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Date: Sun, 8 Oct 2023 13:56:15 -0700
From: Jean Luc Picard <>
Subject: Re: European Union Cyber Resilience Act (CRA)

These people are not developers live & govern a part of earth ripe with
anti-communist/socialist sentiment.  If you were to explain to them that
their cellphones security is protected by things like 'community' &
'sharing', they'd likely blow a gasket.  It appears it's too late to bring
in the real industry experts into the committee meetings but not too late
to make a meaningful difference.  That said, the community at large needs
to prepare for a lull in rights & freedoms.  Perhaps if it got to a point
to where, like the cookie law, some vital repositories start geoip blocking
in protest, things might move along.  One thing for sure, things are about
to get weird.

On Sun, Oct 8, 2023 at 1:21 AM Fabian Keil <>

> "David A. Wheeler" <> wrote on 2023-10-05 at
> 11:08:51:
> > Solar Designed posted on October 1, 2023:
> > > The talk... starts with a mention of the European Union Cyber
> Resiliance Act (CRA)
> > > and how it is problematic for Open Source...
> > > (If we want to discuss in here, which I'm not sure of, please start a
> > > separate thread for this sub-topic, do not just reply to this one.)
> >
> > Fair enough. The CRA *definitely* impacts open source software,
> > and it includes security-related requirements. So it seems on-topic for
> this mailing list, at
> > least to note that *many* people find the CRA concerning & to point to
> more information.
> I agree that it's on-topic.
> > I think a good place to start is "Understanding the Cyber Resilience Act:
> > What Everyone involved in Open Source Development Should Know" from the
> Linux Foundation:
> >
> I tried to access this URL but it seems to be "protected" by
> ClownFlare and as a Tor user I'm apparently not allowed to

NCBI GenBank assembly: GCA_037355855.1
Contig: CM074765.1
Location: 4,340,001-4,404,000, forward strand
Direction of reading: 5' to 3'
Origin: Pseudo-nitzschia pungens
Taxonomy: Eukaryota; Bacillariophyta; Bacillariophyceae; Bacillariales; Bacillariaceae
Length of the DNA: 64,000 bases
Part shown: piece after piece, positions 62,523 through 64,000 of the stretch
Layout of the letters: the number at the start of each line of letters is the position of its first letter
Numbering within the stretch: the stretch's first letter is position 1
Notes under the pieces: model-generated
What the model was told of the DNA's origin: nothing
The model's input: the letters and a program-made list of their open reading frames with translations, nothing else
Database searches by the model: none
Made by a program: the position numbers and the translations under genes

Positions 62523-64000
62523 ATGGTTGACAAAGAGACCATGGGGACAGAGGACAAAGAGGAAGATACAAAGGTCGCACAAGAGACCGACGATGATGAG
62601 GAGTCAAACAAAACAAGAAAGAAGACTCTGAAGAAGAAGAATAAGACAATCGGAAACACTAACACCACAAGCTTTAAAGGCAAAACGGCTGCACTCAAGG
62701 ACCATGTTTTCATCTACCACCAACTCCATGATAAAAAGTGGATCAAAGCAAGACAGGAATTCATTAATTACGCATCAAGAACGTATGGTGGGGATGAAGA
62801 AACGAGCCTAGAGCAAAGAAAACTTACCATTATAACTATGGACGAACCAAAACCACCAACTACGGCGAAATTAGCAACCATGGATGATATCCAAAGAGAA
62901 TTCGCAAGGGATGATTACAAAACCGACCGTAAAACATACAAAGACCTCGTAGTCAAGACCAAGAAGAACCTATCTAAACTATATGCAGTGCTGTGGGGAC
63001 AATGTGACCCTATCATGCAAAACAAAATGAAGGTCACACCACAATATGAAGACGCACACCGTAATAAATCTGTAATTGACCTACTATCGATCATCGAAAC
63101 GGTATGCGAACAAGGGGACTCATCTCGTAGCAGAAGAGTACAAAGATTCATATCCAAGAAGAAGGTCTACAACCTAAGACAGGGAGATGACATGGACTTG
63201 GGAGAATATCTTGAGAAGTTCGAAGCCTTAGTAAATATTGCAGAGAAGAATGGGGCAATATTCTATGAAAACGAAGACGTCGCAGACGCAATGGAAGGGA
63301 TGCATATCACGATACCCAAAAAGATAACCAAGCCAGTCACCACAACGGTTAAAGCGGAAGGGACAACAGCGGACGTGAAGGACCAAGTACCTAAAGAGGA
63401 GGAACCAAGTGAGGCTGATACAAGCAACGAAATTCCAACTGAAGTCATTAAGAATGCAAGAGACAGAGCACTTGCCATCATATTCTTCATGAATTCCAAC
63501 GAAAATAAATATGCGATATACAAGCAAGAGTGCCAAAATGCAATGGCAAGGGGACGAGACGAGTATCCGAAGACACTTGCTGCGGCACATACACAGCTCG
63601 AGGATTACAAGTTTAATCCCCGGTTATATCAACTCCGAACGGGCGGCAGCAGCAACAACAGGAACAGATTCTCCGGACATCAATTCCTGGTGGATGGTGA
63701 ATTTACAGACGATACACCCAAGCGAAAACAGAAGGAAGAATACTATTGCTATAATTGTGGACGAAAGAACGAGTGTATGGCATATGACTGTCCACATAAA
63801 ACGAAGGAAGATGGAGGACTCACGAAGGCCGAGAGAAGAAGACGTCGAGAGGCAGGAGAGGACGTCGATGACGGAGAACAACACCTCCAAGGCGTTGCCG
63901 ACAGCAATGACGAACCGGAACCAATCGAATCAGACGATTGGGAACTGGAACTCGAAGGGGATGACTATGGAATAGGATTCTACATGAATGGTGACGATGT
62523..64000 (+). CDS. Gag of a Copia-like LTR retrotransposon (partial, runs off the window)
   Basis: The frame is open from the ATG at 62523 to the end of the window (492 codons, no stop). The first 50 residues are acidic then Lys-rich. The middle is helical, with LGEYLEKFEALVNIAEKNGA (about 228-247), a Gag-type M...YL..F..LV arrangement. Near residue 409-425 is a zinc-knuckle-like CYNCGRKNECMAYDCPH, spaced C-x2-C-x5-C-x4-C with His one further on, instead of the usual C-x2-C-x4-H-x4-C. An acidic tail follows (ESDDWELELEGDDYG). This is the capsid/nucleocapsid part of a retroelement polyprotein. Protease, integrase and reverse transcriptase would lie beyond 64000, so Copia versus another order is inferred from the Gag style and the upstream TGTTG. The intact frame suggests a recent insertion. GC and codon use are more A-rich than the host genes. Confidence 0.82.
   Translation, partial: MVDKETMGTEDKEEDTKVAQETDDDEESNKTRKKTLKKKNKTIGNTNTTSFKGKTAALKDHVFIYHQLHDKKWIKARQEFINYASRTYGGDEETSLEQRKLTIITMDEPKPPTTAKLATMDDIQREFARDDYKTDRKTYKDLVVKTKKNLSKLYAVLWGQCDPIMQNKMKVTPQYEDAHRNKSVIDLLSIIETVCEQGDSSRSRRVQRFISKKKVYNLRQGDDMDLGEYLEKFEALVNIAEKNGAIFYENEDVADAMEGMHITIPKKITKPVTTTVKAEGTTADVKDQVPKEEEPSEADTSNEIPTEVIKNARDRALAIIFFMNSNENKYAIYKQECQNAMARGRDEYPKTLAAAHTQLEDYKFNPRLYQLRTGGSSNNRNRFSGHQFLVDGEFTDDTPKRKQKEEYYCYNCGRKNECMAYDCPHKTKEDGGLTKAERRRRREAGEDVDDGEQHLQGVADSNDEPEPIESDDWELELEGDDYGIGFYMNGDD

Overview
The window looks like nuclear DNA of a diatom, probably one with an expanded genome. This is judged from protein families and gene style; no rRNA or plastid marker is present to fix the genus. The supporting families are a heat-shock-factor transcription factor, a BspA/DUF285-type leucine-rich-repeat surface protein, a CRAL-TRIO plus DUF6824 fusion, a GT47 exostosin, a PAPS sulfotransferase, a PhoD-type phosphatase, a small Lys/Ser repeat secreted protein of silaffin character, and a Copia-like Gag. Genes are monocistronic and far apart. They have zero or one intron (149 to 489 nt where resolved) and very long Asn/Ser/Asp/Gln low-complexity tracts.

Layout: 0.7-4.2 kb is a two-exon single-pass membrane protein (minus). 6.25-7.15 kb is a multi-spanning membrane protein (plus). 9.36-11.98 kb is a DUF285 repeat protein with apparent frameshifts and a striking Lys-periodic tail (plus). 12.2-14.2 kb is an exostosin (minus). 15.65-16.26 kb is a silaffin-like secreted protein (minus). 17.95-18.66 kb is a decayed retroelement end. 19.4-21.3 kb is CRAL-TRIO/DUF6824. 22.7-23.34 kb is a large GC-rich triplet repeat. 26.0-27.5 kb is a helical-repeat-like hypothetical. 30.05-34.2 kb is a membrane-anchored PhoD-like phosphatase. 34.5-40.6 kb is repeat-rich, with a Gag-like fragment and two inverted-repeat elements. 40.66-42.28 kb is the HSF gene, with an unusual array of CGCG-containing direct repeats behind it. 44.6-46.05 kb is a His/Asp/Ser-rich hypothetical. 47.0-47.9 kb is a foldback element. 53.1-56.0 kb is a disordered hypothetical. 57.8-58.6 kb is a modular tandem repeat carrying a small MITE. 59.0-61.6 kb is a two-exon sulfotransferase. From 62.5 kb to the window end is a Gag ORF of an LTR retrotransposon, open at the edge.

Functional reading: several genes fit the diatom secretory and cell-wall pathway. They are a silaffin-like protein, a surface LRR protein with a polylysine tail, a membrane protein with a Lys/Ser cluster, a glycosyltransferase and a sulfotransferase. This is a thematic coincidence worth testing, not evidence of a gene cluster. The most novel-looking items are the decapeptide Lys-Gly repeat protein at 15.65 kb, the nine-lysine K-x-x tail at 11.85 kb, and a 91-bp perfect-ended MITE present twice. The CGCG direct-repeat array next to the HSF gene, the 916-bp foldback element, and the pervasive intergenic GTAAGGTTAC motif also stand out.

> access the page without executing proprietary JavaScript,
> for details see [0].
> Maybe someone from the "Linux Foundation" could fix this
> as it looks a bit ridiculous to me.
> If their GNU/Linux servers can't handle the load anymore
> they could probably simply use a BSD instead ...
> > The Linux Foundation EU has a page about the CRA:
> >
> > ... it has many links, and is urging people work to #FixTheCRA.
> Sounds somewhat interesting but accessing it seems to require
> the execution of proprietary JavaScript as well so I didn't read
> it either.
> > Many organizations *have* been trying to get EU regulators
> > to fix the CRA. This isn't a case where no one spoke up.
> > The problem is that for the most part their concerns have
> > been ignored by regulators:
> >
> Great, a link that actually works.
> The "demands" seem somewhat reasonable to me:
> | Moving forward, we urge you to engage with the open source
> | community and take our concerns into account as you consider the
> | implementation of the Cyber Resilience Act. Specifically, moving
> | forward, we urge you to:
> |
> | 1. Recognise the unique characteristics of open source software
> |    and ensure that the Cyber Resilience Act does not
> |    unintentionally harm the open source ecosystem.
> | 2. Consult with the open source community during the co-legislative
> |    process.
> | 3. Ensure that any development under the CRA takes into account
> |    the diversity of open and transparent open source software
> |    development practices.
> | 4. Establish a mechanism for ongoing dialogue and collaboration
> |    between the European institutions and the open source community,
> |    to ensure that future legislation and policy decisions are informed.
> Of course the organisations that wrote the letter don't actually
> represent the whole "open source community" which I assume includes
> the free software community as well but I assume the "demands" will
> be ignored anyway so it probably doesn't make a difference.
> > I think the overall *goals* of the CRA are laudable.
> I must confess that I still haven't figured out what the goals
> are supposed to be. The article you posted above doesn't seem
> to mention the goals or maybe I just overlooked them.
> Anyway:
> >                                                      However,
> > when evaluating laws & regulations you should always IGNORE
> > their goals, because their goals are IRRELEVANT. What matters
> > is what the laws and regulations will actually *CAUSE*. Put
> > another way, RESULTS are the *only* legitimate basis for
> > evaluating laws and regulations.
> Agreed.
> > In this case, I think too many regulators are focused on
> > theoretical goals while ignoring what will actually happen.
> Given that we are talking about the EU I also wouldn't
> rule out the possibility that at least some regulators
> have already been bought by "lobbyists" and thus aren't
> interested in doing "the right thing" anyway and then
> there are probably a fair amount of regulators who are
> simply to stupid to understand reasonable arguments ...
> Happy hacking,
> Fabian
> [0] <>

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